A slight majority (53%) of US consumers agree that, compared to 5 years ago, there is too much content out there, and 45% wish they could frequently “unplug” from all content and devices. While most feel that content has become easier to create and more visual, levels of skepticism regarding the authenticity of content are running high, according to a recent study [pdf] from Adobe.
Indeed, a majority of adults report beingÂ likely to question the authenticity of a variety of forms of content, including:
- Whether a news article is biased (61%);
- Whether a photo in an ad has been altered (60%);
- Whether theÂ author has been paid or otherwise incentivized to provide a positive review (60%); and
- Whether a photo or image posted by a company has been altered (58%).
Similarly, a majority are likely to question the authenticity of photos and videos posted by people they don’t know, among other forms of content.
Indeed, the only content forms that a minority will question are photos and videos posted by peers. As such, content shared by friends and family members (72%) and content shared byÂ a work colleague or peer (59%) – independent of who created the content – are the most trusted, according to the study.
Few other content sources earn trust from a majority of respondents. Only a slight majority trust content from a traditional broadcast media network (55%), from a company whose products they buy (54%), or from a traditionally printed newspaper or magazine such as the New York Times (54%). These findings are backed by recent survey results from Gallup, which showÂ trust in mass media dropping to a record low.
Yet, trust in content from traditional media still beats other sources, per the study. For example, few trust content from a professional blogger (36%), an entertainment news outlet such as Buzzfeed (34%), from an entertainment celebrity (31%) or a YouTube celebrity (31%).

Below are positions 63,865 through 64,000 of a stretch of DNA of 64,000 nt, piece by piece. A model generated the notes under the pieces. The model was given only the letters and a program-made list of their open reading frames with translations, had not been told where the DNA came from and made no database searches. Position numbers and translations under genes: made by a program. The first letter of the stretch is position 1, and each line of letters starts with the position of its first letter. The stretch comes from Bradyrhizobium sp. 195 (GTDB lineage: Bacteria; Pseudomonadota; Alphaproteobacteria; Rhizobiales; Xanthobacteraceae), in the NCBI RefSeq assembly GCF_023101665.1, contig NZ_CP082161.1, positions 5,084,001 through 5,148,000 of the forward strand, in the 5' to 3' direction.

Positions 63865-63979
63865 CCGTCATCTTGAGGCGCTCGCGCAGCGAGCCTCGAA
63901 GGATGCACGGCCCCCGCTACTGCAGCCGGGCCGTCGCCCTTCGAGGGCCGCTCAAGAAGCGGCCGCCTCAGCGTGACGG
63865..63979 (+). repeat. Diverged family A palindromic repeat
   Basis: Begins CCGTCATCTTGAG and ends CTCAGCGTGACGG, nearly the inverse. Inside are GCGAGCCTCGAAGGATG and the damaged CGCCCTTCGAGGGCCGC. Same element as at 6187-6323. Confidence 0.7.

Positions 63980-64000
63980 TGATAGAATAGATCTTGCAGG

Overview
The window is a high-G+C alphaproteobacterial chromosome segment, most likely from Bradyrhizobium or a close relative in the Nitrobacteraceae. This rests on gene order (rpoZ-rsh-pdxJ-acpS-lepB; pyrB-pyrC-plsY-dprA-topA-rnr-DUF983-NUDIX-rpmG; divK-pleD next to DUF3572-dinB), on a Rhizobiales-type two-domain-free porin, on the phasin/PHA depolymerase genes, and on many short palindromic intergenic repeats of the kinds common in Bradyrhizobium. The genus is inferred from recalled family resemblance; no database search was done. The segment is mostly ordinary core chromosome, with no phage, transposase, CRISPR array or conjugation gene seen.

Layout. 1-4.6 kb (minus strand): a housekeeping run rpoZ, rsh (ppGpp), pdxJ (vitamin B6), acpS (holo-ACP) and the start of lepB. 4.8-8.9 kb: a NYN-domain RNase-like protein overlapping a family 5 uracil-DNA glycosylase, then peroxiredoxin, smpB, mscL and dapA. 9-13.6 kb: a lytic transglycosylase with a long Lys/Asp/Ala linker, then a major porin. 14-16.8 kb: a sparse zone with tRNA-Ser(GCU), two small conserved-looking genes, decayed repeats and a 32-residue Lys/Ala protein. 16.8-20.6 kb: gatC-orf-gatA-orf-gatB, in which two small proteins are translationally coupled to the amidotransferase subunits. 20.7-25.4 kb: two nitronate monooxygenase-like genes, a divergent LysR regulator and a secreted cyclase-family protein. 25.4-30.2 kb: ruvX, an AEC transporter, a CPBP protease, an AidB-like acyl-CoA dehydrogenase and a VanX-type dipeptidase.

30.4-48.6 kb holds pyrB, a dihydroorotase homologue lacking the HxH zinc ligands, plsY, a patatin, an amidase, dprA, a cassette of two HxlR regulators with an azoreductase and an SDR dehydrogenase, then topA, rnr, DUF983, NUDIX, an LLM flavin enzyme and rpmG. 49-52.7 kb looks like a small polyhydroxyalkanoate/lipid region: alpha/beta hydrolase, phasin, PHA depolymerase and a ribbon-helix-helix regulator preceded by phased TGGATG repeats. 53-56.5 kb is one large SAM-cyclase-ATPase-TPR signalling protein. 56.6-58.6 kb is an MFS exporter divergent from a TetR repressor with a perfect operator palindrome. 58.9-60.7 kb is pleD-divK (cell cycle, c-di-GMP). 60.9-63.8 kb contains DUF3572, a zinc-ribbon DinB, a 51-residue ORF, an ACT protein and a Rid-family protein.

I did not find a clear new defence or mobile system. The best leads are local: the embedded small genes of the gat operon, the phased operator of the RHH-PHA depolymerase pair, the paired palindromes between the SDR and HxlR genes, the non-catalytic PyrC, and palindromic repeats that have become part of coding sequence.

These are interesting findings in light of other research that has found a higher degree of trust in branded content that appears on TV and in print than on social channels, with Facebook being the notable exception.
AÂ key theme to emerge from Adobe’sÂ study is the greater degree of trust in information from those considered more likely to be peers. For example:
- 68% consider breaking news to be more trustworthy when coming from an eyewitness than from a news anchor;
- 84% consider a product endorsement to be more trustworthy from an ordinary user than a celebrity; and
- 73% would trust a music recommendation from a close friend over one from a music service based on past preferences.
The Adobe study notes that Millennials are more likely than Gen Xers and Baby Boomers to question the authenticity of online content, using skepticism around photo and video alterations as examples. At the same time, maybe Millennials only have themselves to blame. After all, separate results from the report indicate that 35% of Millennials deem entertaining content more important to them than accurate content. By comparison, only 20% of Gen Xers and 10% of Baby Boomers feel the same way.
Further, Millennials emerge as the generation least likely to confirm the accuracy of content before sharing, with almost 4 in 10 not checking to see if the information they are about to post is accurate. And only a minority (43%) think about the appropriateness of a photo they are about to post.
Beyond content authenticity, the Adobe research also examines interactions with content, with some interesting findings:
- Millennials use more devices and consume more sources of content than adults on average;
- While laptops and desktops are the digital devices most commonly used by Gen Xers and Baby Boomers, Millennials use their smartphones most frequently;
- Online search engines are the most common sources of content for Millennials and Gen Xers on a daily basis, while cable and satellite TV lead among Baby Boomers;
- Given 15 minutes to consume content, 66% of respondents would watch a video report on breaking news rather than read a report on breaking news, and 59% would skim articles on trends rather than read a long article on one issue;
- Design matters to consumers, as two-thirds (73% among Millennials) would rather read something beautifully designed than something simple and plain if they had only 15 minutes with which to do so;
- When viewing content across their personal and professional lives, roughly two-thirds or more value content that holds their attention, displays well on the device they’re using, and has overall good design; and
- More than one-third of respondents will stop engaging with content altogether if images won’t load (39%), it takes too long to load (39%), the content is too long (38%) or the content is unattractive in its layout or imagery (38%).
About the Data: The survey was fielded from September 12-16, 2015 among 2,008 US consumers aged 18 and older, who were required to use at least one digital device. The research was split into two 20 minute surveys, one with 1,002 respondents and one with 1,006 respondents. The margin of error for the total sample is +/- 2.19%.